Best restaurants in Aurora: 8 must-try places for BBQ, soul food, Korean, Indian and more

Aurora’s amazing dining scene is constantly invigorated by people on the move

“The Gateway to the Rockies,” as Denver’s neighboring city is called, became a landing spot for African-Americans who arrived from the American South due to “The Great Migration,” and continues to be called home by asylum-seekers, immigrants and refugees from more than 47 countries. Many have started businesses that give diners a chance to experience the flavors of their native lands. Here are eight sit-down, independent restaurants whose menus have been shaped by migration. They’re worth the trip from Denver!

Cora Faye’s Soul Food Café

Priscilla Smith cultivated a following for her soulful Southern cooking while running a restaurant in Park Hill. Smith moved to Aurora several years ago, and her current location is near the bustling intersection of Colfax and Chambers. Stop by to savor crispy fried chicken, smothered pork chops, and other dishes from recipes that have been in Smith’s Alabama-based family for more than a century. For a dreamy finish to your meal, order a slice of coconut cream cheese frosted cake and two pillows for your inevitable after-meal nap.

15395 E. Colfax Ave., 303-333-5551. Open 11 a.m.-5 p.m. Sunday; 11 a.m.-7:30 p.m. Tuesday-Thursday; 11 a.m.-8:30 p.m. Friday-Saturday.

Cuba Bakery & Café

People with Cuban heritage who live in the Denver area heavily endorse this place. Here, you’ll find a delightful blend of savory and sweet foods. Everything is served cafeteria-style, so diners can feast with their eyes before making a selection. We love the chicharron served here as a long strip of pork skin, meat and fat fried to crispy perfection. There’s also the traditional ropa vieja (translated as “old clothes”), which is shredded beef in a spicy tomato sauce. Whatever you choose for your entrée, an ideal finish is a guava-filled pastry. A word to the wise: If you want any chance of getting the Saturday oxtails special, you need to show up before noon.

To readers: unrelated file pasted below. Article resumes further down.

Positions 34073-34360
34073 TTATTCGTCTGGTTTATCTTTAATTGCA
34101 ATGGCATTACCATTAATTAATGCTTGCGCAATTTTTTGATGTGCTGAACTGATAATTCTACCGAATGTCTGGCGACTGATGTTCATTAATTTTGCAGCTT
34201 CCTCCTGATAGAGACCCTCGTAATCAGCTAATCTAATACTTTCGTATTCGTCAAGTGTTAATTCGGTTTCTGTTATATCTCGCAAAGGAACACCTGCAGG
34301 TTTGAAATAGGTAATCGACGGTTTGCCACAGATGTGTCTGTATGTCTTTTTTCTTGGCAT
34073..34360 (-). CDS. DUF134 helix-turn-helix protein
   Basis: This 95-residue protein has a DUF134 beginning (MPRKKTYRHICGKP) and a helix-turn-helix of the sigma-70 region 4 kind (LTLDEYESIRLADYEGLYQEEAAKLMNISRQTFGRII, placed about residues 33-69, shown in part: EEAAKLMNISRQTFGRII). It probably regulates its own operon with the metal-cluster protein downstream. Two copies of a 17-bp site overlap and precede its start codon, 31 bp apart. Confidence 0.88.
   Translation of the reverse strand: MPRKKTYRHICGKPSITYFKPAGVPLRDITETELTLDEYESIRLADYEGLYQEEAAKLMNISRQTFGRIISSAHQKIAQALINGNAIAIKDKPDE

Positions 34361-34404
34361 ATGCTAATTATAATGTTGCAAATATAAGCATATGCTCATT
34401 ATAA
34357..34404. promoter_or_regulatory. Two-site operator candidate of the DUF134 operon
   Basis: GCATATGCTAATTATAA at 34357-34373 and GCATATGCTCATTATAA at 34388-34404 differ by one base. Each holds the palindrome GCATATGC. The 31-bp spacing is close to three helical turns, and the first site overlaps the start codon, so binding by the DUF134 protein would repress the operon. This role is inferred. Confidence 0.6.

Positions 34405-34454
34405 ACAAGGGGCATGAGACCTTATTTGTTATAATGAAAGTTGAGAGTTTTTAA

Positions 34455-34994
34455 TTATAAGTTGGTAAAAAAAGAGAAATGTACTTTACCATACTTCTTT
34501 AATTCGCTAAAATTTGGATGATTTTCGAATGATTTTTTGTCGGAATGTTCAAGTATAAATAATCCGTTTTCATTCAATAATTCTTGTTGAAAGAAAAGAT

15028 E. Mississippi Ave., 303-752-2822. Open 8 a.m.-3 p.m. Sunday; 8 a.m-7 p.m. Monday-Thursday.

The Madras Café

In the metro Denver area, Indian restaurants usually feature the country’s northern cuisines. Madras Café delightfully shines a spotlight on the vegetarian dishes made in southern India. Start your meal with bajji, a popular, deep-fried street snack with a chutney dipping sauce. The plantain version is the most traditional and reminds one of an orangish fritter. We recommend zooming in on the section of the menu dedicated to “South Special Curries.” The lightly sauced and well-seasoned okra fry is earthy and soul-satisfying. For dessert, you’ll love the halwa made with finely grated carrots, condensed milk and clarified butter.

5422 S. Parker Road, 720-541-7293. Open 11 a.m.-3 p.m. and 5:30 p.m.-9 p.m. Sunday; 11 a.m.-2:30 p.m., then 5:30-9:30 p.m.  Tuesday-Thursday; 11 a.m.-2:30 p.m., then 5:30-9 p.m. Friday and Saturday.

Plates by the Pound BBQ

The only thing that has been on more of a roll than barbecue chef Aaron Gonerway is his generous serving of “O.G. Pulled Pork” that he serves up to folks lined up around the block on Saturday mornings. True to his Texas family roots, Gonerway makes excellent beef brisket, and that’s the move to make when ordering. Another standout is the baked potato that is truly “loaded” with barbecued meat. We were also pleasantly pleased with the potato salad, smoky baked beans, and banana pudding. Mercy!

11601 E. Montview Blvd., 720-697-0082. Open Saturday, 11 a.m. until sold out.

Silla Korean Restaurant BBQ

Adrian Miller, Special to The Denver PostBeef bulgogi with various fresh and pickled vegetable side dishes and dipping sauces at Silla.